During medieval times, money was a very important part of society. Commerce in the early part of the middle ages was split into many forms; these forms were dictated by the people who participated in them.
First, there was an exchange of goods or services between people called the barter system. This is a common form of an economic system, if you needed someone else’s services or goods; you obtained it with an exchange of yours. The concept of exchanging goods was probably the first form of an economy in the world. Many people in rural areas or small villages in the middle ages participated in this good exchange system.
The barter system cannot be applied to all people, so money was invented. Money can be in many forms of currency; the most popular in olden times were coins made of valuable materials such as gold and silver because these metals had value in themselves. The collection of coins and money soon developed into wealth. The more money someone had, the more power they had in society.
Merchants became important during the middle ages. Their ability to obtain and then sell goods from different areas helped them gain more money than those who were farmers or simple trade’s people.
With their wealth, merchants could have a greater influence on the political decisions of their times. Merchants used their influence to help countries develop trade routes and currency exchanges among countries. The increase in trade routes and currency exchanges in return enlarged the merchant’s wealth and then their influence.
Royalty, religion and money all were interconnected during the middle ages. The royalty believed they ruled by the will of God, that God granted them this right to rule over others. The Royals needed the church to propagate this concept of divine providence, while the church needed the protection of the Royals military. The Royals needed the church, and the church needed the royalty; each had an influence over the other, and feared the other at the same time.
A king or queen could not maintain a kingdom on their own. They developed a bureaucracy where barons (or lords), would maintain a smaller section of the kingdom, and others below them. To maintain this bureaucracy, taxes needed to be gathered from its citizens.
Tax revenues were paid to the barons by serfs and others who lived or worked within the baron’s territories. This money was then passed upward to the king or queen. Each person in the chain would then take their share of the revenue from the taxes.
The barons were not always required to pay taxes to the king, sometimes they needed to maintain an army and send them to serve the king or queen upon their request.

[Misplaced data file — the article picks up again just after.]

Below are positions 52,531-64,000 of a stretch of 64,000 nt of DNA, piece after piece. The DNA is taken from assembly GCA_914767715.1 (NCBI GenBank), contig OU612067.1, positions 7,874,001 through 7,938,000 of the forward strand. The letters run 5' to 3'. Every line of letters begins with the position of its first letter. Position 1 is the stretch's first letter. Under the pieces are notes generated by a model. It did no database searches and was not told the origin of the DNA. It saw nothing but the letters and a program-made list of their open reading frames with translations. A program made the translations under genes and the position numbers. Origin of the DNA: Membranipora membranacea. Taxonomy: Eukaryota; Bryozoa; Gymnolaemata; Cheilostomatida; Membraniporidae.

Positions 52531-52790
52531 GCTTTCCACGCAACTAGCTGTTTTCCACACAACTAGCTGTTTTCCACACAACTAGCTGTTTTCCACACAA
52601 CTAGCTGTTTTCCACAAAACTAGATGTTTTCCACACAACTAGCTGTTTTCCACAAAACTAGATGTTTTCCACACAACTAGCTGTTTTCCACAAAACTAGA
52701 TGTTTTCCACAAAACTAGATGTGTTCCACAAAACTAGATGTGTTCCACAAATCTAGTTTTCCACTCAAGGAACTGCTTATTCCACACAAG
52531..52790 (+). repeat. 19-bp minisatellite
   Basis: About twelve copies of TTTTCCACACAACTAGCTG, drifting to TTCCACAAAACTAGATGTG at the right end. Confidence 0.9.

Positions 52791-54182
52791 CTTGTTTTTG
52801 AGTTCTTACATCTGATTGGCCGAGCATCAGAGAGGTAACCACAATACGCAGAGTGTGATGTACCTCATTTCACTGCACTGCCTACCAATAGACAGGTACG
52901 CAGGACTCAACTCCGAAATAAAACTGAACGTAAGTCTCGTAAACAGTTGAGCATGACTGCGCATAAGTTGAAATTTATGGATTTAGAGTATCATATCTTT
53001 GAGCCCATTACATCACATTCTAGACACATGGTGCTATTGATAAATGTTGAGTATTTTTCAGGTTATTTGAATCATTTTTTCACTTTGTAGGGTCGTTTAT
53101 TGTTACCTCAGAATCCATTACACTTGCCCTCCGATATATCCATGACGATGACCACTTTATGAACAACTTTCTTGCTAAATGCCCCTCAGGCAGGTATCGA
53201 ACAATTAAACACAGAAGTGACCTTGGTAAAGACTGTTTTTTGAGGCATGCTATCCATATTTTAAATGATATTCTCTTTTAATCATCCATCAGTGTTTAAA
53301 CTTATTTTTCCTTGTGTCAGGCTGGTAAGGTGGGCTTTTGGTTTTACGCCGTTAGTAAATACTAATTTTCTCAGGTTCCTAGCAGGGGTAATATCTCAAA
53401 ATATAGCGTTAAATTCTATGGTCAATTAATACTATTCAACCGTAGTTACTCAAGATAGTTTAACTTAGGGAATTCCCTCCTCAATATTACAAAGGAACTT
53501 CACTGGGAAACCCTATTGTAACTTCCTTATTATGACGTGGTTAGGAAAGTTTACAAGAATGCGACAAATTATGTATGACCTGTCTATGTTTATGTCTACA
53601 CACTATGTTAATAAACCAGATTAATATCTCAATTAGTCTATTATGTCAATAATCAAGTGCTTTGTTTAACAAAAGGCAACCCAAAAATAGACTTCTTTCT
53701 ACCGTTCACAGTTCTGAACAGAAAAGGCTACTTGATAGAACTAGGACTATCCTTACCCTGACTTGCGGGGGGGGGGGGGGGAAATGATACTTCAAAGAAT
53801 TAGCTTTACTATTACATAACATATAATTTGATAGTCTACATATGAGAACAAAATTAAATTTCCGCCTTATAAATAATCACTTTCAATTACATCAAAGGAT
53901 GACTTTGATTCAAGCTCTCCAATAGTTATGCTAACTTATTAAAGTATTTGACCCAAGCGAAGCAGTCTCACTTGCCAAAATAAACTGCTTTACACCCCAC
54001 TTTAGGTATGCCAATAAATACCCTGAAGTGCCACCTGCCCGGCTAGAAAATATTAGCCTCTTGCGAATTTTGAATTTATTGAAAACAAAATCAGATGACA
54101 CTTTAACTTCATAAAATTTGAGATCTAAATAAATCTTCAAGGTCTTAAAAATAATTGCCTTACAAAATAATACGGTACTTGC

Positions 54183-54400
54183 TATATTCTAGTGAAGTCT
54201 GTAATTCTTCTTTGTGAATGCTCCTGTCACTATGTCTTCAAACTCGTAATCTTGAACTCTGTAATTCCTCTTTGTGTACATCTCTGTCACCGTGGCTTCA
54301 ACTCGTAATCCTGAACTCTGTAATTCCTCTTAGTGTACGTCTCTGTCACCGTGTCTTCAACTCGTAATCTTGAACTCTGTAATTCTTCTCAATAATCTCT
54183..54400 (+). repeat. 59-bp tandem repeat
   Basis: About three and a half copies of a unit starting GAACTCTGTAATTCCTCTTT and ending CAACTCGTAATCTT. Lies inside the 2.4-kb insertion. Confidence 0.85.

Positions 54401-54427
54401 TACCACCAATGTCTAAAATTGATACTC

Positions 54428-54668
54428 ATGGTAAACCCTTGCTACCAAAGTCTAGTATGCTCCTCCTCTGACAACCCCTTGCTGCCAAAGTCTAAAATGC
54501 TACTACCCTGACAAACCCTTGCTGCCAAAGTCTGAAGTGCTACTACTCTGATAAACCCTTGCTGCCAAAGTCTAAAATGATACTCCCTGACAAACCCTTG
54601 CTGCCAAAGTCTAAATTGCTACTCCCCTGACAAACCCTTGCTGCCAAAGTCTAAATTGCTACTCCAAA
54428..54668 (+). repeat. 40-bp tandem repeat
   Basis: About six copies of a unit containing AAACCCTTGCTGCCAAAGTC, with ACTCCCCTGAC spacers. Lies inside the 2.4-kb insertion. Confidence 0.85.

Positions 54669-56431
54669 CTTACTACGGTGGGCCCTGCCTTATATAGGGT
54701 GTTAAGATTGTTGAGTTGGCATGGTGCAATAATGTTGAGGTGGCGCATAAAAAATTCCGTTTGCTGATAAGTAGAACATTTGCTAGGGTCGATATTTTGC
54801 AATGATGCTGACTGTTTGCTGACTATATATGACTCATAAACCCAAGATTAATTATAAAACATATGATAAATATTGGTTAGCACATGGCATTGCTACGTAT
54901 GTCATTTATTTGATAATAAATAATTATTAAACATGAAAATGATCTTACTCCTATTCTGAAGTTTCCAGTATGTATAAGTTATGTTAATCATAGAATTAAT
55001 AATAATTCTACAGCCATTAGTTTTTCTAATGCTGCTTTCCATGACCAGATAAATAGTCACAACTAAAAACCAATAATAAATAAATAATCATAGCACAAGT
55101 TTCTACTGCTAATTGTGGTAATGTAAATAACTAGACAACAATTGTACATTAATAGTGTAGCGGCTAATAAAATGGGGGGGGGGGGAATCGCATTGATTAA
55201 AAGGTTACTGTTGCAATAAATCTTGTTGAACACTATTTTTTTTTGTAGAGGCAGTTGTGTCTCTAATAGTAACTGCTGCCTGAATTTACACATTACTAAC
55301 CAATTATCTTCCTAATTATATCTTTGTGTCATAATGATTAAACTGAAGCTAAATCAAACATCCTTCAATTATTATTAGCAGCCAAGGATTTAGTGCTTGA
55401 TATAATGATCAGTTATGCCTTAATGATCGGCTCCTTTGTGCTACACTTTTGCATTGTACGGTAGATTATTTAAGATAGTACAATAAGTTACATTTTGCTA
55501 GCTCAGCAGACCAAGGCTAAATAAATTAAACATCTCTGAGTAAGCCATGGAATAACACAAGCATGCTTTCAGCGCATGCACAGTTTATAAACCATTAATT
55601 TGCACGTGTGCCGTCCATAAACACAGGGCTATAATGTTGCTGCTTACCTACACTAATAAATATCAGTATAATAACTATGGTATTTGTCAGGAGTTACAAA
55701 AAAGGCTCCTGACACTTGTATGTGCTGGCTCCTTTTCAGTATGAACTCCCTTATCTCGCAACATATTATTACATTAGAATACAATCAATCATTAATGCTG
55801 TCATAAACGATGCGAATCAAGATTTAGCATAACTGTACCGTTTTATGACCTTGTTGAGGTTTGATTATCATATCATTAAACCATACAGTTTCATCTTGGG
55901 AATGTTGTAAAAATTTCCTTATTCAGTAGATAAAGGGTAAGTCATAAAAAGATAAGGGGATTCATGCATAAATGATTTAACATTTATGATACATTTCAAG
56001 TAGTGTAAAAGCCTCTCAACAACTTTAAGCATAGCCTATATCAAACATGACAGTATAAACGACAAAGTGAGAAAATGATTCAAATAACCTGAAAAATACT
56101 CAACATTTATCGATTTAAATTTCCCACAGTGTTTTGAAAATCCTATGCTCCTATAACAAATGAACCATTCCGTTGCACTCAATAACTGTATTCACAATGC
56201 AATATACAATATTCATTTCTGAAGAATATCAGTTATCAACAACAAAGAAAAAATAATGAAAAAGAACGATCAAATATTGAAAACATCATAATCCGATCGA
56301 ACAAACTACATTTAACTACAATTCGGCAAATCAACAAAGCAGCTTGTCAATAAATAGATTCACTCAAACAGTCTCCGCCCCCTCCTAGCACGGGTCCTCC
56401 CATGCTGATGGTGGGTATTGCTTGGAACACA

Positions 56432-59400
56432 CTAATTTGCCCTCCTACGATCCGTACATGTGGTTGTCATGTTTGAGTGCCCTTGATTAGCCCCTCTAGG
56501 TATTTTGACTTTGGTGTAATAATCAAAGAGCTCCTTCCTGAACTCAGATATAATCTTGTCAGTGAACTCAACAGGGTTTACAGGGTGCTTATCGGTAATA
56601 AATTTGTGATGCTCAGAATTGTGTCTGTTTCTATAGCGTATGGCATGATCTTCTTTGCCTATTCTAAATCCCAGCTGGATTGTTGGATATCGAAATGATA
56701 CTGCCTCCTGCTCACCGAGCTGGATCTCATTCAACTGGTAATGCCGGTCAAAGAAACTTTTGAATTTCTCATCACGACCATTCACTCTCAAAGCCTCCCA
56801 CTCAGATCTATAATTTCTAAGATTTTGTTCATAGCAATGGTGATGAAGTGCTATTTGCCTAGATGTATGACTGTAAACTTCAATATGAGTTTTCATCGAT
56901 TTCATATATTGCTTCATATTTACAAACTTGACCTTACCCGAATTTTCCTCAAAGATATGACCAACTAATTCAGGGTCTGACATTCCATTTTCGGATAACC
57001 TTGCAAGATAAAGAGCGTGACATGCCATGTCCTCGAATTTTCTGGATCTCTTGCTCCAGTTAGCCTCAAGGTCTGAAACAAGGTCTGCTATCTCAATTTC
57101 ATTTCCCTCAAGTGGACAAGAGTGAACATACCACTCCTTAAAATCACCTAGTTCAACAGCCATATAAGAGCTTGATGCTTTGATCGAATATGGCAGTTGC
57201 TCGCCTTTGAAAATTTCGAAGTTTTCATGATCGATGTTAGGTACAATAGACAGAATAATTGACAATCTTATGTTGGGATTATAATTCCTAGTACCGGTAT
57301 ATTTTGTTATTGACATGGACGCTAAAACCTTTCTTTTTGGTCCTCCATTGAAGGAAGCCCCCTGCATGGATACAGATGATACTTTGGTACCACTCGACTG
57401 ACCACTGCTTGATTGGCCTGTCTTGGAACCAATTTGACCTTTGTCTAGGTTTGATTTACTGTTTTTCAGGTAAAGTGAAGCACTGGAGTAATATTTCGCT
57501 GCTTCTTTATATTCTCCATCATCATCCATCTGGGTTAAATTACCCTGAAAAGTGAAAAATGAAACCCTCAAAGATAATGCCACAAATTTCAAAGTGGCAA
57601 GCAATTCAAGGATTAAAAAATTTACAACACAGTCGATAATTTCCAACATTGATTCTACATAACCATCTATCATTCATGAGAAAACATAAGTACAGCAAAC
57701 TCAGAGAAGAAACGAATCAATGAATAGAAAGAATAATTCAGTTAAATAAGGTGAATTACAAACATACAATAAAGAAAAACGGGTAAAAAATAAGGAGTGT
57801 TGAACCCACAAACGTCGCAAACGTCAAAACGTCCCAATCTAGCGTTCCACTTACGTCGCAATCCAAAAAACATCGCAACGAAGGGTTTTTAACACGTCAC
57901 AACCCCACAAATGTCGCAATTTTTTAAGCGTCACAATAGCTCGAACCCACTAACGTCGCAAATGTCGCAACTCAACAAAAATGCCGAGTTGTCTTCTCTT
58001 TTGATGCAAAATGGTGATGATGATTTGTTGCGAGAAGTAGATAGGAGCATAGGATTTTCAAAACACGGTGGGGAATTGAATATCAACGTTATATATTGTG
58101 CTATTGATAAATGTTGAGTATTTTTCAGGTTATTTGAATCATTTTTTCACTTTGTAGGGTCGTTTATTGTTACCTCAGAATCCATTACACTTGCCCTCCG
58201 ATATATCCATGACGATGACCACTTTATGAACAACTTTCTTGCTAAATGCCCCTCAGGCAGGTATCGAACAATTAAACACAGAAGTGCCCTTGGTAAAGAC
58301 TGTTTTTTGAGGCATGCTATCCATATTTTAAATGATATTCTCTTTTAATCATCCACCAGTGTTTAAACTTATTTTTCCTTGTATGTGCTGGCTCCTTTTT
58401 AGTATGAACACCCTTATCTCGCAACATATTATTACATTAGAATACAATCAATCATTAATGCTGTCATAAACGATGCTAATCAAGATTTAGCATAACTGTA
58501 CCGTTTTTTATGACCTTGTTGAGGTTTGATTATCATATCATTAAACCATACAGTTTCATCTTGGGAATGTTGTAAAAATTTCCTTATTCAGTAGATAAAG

Those without money would pay their taxes with goods or services instead of money. If the goods paid were agricultural products, the barons would use these to feed his troops, and thus meet his requirement to maintain an army for the use of his king or queen.
The church received money from you from birth to the grave, if your children were to be baptized, you paid for that service. To be married the ceremony must be officiated by the church. According to the church if you were to go to heaven you must be buried in consecrated land, (a cemetery maintained by the church) this also would cost you money (actually your families’ money to bury you).
The church also needed money to maintain its influence over the royalty. Church property was exempt from taxes; this was very beneficial to the church, for the less the church became dependent on the Royals, the more influential it could become over them.
The church dominated everyone’s lives during the middle ages. The church made sure that everyone paid a tithe or 10% of their income to the church. If a farmer had no money, then he had an option to work the church land for free in lieu of the financial tithe.
The church figured out numerous ways to obtain money. It finally reached its highest level when the church began collecting indulgences. Indulgences were money you paid to forgive your sins, or sins of someone else, such as a relative who died.
As I stated earlier, much of the money used were in the form of coins. In Europe, there were many different countries and kingdoms, each minting their own coin. Inns and taverns that welcomed travelers from abroad needed a way to determine if the coins used by these travelers were authentic.
In my upcoming novel, a group of knights enter an inn. A bouncer greeted them at the door. The origin of the term bouncer is contested by many.
One story is that it is an American term, popularized by the Horatio Alger Novels of the 1870’s -90’s. The simple definition is it is someone who “bounces” you out of the bar or tavern.
The origin of the name I use in my novel refers to the gold or silver coin. Bouncers were responsible to ensure that people who enter the tavern or inn had money to pay for the food or a room. Since there a large amount of counterfeit coins made, the bouncer would bounce the coin off a wet block of wood, if it bounced correctly, the coin was good.
I am unaware which story is true; I liked the second version, so I went with that. Sometimes history deals more with perception then it does with accuracy.
Money helped move Europe out of the dark and middle ages. The need to gather more wealth pushed trade, and with the trade came more ideas and concepts from other parts of the world. The greed for wealth helped the renaissance to appear.
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